Book Series Giornale Italiano di Filologia - Bibliotheca, vol. 16

The Strange Death of Pagan Rome

Reflections on a Historiographical Controversy

Rita Lizzi-Testa (ed)

  • Pages: 198 p.
  • Size:156 x 234 mm
  • Language(s):English
  • Publication Year:2014

  • ISBN: 978-2-503-54942-2
  • Paperback
  • Available
  • ISBN: 978-2-503-57153-9
  • E-book
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A sustained and multiperspective critical review of Alan Cameron’s landmark 2011 The Last Pagans of Rome


"The work has to be judged a considerable success. (...) This volume, in short, offers Cameron's masterpiece the twin compliments of high praise and serious scrutiny. For anyone looking to work in these fields in the wake of Cameron, it will be suggestive and instructive reading." (James J. O'Donnell, in: Bryn Mawr Classical Review, September 2014, [2014.09.53])

"Denn gelesen zu werden verdient er auf jeden Fall." (Raphael Brendel, in: Sehepunkte, 15 (2015), Nr. 2 [15.02.2015])

"(...) this volume will certainly be of interest to those who have read Cameron’s magnum opus and wish to consider new and alternative approaches to many of his arguments." (Richard Flower, in: Histos, 9, April 2015, p. 64-67)

"(Cameron) has given the thesis of aristocratic pagan resistance the treatment that Hercules gave the Hydra, though plenty of room for debate remains across the work's full range, as already illustrated by a thoughtful collection of essays by distinguished Italian scholars." (Gavin Kelly, in: The Classical Review, 65, 2015, p. 233)


The end of paganism in antique Rome strongly involves the nature of the relations between pagans and Christians in the fourth century AD. The historical paradigm of conflict has been disseminated by scholars as the Hungarian András Alföldi, who in 1934 presented a Christian Constantine in irreconcilable conflict with a pagan Rome, and by H. Bloch, who consolidated the idea of a conflictual model in which the aristocracy of Rome, faced with a tightening of measures against traditional cults, realized a real ‘pagan revival’ and led against Theodosius I «the last pagan army of the ancient world». This model was subjected to a massive critique by Alan Cameron in his The Last Pagans of Rome (Oxford 2011), but in less than two years' time Cameron’s publication has aroused a strong response, especially on the part of European scholars, and the debate has gained new, effervescent relevance.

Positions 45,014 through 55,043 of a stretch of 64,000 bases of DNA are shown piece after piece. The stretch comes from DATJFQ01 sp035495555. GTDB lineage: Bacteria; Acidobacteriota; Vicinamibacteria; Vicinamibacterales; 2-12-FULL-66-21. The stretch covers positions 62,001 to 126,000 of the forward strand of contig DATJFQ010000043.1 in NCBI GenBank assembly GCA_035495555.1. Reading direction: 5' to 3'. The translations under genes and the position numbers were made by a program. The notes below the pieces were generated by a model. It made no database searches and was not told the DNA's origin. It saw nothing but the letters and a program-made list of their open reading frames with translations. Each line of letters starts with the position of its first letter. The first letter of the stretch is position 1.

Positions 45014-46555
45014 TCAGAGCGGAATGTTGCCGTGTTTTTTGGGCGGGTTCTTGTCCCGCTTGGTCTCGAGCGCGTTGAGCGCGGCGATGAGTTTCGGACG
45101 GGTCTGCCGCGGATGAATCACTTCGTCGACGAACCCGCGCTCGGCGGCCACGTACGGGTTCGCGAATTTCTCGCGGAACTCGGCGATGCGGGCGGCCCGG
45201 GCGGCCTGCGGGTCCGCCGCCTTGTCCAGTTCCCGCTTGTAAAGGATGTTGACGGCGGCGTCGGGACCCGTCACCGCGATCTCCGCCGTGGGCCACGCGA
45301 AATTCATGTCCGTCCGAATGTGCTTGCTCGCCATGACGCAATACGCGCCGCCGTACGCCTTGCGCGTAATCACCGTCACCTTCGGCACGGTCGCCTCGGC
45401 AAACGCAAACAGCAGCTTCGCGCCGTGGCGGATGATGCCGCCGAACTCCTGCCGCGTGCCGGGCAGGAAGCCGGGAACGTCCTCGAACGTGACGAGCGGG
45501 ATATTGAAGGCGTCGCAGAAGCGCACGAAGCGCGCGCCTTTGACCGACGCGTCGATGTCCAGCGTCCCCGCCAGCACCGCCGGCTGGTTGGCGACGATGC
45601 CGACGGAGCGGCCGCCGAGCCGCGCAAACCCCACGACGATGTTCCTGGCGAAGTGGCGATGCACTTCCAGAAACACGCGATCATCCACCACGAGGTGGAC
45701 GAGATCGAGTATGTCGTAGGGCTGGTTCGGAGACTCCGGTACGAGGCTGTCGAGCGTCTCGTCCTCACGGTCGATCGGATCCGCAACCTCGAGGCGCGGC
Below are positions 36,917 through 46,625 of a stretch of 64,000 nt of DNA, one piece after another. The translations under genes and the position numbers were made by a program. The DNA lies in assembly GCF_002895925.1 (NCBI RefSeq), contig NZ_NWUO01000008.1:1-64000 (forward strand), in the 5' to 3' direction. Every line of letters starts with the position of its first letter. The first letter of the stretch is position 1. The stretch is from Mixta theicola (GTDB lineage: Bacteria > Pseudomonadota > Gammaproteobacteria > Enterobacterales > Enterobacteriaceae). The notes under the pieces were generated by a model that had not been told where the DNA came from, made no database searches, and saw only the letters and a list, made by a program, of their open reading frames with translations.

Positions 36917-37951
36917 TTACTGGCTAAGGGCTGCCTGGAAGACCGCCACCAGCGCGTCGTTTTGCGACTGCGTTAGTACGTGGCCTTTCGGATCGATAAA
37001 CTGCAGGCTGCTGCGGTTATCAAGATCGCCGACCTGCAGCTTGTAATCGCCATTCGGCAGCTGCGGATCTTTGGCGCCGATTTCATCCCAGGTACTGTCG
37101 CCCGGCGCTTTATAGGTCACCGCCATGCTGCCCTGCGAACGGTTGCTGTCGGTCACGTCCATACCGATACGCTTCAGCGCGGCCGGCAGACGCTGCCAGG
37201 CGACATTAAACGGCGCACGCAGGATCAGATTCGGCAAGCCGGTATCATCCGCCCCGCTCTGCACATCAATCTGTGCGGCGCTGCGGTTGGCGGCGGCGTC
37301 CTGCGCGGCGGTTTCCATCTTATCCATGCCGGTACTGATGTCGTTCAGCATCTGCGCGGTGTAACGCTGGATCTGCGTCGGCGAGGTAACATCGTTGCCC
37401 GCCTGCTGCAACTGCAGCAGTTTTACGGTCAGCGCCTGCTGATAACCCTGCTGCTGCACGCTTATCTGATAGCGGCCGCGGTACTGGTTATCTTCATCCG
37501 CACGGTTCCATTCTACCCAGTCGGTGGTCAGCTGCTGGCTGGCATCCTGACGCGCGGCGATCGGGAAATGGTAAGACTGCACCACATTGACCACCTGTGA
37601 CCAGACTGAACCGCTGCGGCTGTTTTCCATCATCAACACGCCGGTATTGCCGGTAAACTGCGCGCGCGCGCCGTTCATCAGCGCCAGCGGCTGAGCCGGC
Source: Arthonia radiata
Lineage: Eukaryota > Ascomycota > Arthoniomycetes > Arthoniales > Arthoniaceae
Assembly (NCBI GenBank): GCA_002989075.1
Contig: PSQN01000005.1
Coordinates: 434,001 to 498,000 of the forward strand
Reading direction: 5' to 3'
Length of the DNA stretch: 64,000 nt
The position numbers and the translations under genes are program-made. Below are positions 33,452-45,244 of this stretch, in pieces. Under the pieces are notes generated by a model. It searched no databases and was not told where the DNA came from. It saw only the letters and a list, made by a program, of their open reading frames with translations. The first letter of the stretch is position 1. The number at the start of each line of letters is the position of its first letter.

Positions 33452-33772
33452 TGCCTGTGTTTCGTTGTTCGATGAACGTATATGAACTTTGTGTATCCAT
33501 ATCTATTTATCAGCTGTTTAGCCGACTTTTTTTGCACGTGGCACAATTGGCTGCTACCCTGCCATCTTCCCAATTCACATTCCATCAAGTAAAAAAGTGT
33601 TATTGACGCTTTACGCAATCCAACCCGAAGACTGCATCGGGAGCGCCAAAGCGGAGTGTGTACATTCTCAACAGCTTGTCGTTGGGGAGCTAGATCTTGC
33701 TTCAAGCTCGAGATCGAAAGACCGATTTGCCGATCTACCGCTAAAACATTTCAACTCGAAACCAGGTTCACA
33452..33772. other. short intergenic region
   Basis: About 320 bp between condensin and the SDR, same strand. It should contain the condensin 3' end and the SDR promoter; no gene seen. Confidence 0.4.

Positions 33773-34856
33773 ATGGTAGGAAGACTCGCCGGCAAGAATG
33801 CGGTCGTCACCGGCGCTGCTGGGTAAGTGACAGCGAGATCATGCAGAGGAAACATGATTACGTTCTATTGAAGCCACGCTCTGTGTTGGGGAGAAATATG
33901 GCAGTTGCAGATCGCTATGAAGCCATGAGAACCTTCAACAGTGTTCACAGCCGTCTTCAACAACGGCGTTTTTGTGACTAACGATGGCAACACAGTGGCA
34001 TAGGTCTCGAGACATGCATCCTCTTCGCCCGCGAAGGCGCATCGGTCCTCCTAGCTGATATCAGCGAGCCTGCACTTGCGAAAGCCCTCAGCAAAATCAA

This volume collects the reflections mainly of Italian scholars, who do not not only take Alföldi’s and Bloch’s model as their dialectic reference, but rather Alan Cameron’s, which is the more insidious in its paradoxical nature. For the English scholar the concept of conflict is a pure historiographical construct because no real pagans remained in Rome when Theodosius issued laws against paganism. They were not pagan but classical élites, people totally soaked in classical culture, who accepted Christianity when it became compatible with classical culture and the imperial institutions. In his monumental book, Alan Cameron argues his position through learned demonstrations and the review of a vast amount of literary, archaeological, epigraphic and even artistic documentation. Nevertheless, much of this evidence can be read again from very different perspectives, and this is what the contributors to this volume try to do.


Preface (Rita Lizzi Testa)
Introduction (Guido Clemente)
When the Romans Became pagani (Rita Lizzi Testa)
Chapter 3: The Frigidus (Giorgio Bonamente)
Alan Cameron and the Use of Epigraphic Sources (Silvia Orlandi)
Macrobius' Saturnalia and the Carmen contra paganos (Franca Ela Consolino)
Correctors and the 'Classical' Text (Lellia Cracco Ruggini)
Classicism, paideia, Religion (Gianfranco Agosti)
Claudian in Context (Isabella Gualandri)
Alan Cameron's Virius Nicomachus Flavianus (Giovanni Alberto Cecconi)
Classical Revivals and 'Pagan' Art (Gian Luca Grassigli)
The Last Pagans of Rome and the 'Viewers' of Roman Art (Alessandra Bravi)
La Storia Augusta (François Paschoud)